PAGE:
Compared to younger job-seekers, older adults receive fewer job offers, search for work weeks longer and are less likely to find re-employment after losing a job, according to U.S. government data analyzed by Georgia Institute of Technology’s School of Psychology and University of Minnesota’s Carlson School of Management. The study was published by the journal Psychological Bulletin.
In a press release, Connie Wangerg, a Carlson School professor of industrial relations, said, “There’s very robust evidence that as an individual moves beyond age 50, they experience a large penalty toward how quickly they will find a job.”
In reviewing results of the U.S. government’s 2014 Displaced Worker Survey, researchers found that someone 50 years or older is likely to be unemployed for 5.8 weeks longer than someone between the ages of 30 and 49, and 10.6 weeks longer than people between the ages of 20 and 29. The study also found that the odds of being re-employed decrease by 2.6 percent for each one-year increase in age.
Researchers linked the struggles older workers have to employer views about them and a mismatch of older workers’ skills with the skills desired in today’s jobs, said Georgia Tech Professor Ruth Kanfer, who co-led the study. “Consider construction workers who must carry heavy objects. If they change occupations or move into a different field, that is likely going to slow their search,” she said.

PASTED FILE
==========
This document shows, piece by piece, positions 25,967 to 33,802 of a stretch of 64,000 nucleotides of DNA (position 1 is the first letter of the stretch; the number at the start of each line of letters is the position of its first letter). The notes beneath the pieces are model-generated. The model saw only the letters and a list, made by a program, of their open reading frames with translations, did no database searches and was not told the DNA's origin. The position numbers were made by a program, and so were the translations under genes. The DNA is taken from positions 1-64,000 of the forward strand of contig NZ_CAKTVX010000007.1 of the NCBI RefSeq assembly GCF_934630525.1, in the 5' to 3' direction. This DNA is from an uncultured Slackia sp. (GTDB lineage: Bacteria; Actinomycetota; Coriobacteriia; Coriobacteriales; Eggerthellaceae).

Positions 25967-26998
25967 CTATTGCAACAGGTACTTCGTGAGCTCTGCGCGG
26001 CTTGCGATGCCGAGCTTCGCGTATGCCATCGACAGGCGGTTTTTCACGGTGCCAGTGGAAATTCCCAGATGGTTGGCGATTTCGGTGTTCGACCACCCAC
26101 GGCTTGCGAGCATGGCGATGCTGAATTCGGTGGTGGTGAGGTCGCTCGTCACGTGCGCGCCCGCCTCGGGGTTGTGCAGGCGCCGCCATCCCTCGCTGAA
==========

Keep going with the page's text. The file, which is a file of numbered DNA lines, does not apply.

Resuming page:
Other important factors the study found relevant to age and job search were social networks, marketplace needs, search strategies and what individuals wanted out of a job. As people age, their social networks tend to shrink. And their skills set that served them well when they were younger may not match today’s marketplace needs.
The study also found evidence that older workers find jobs that are lower in pay and less personally satisfying compared to their previous jobs. According to U.S. Department of Labor’s Chief Economist Heidi Shierholz, workers between the ages of 54 and 65 earned 13.5 percent less in a new job after losing one.
For many older workers, the prolonged and potentially futile job search may prematurely drive them out of the workforce and even further decrease the chance for re-employment later in life, found the study.
In March, AARP also reported that older workers stay unemployed longer. Many, AARP noted, wind up leaving the workforce altogether. AARP also noted that employers can be reluctant to hire someone who might come with higher health-care costs and have a shorter future with the company.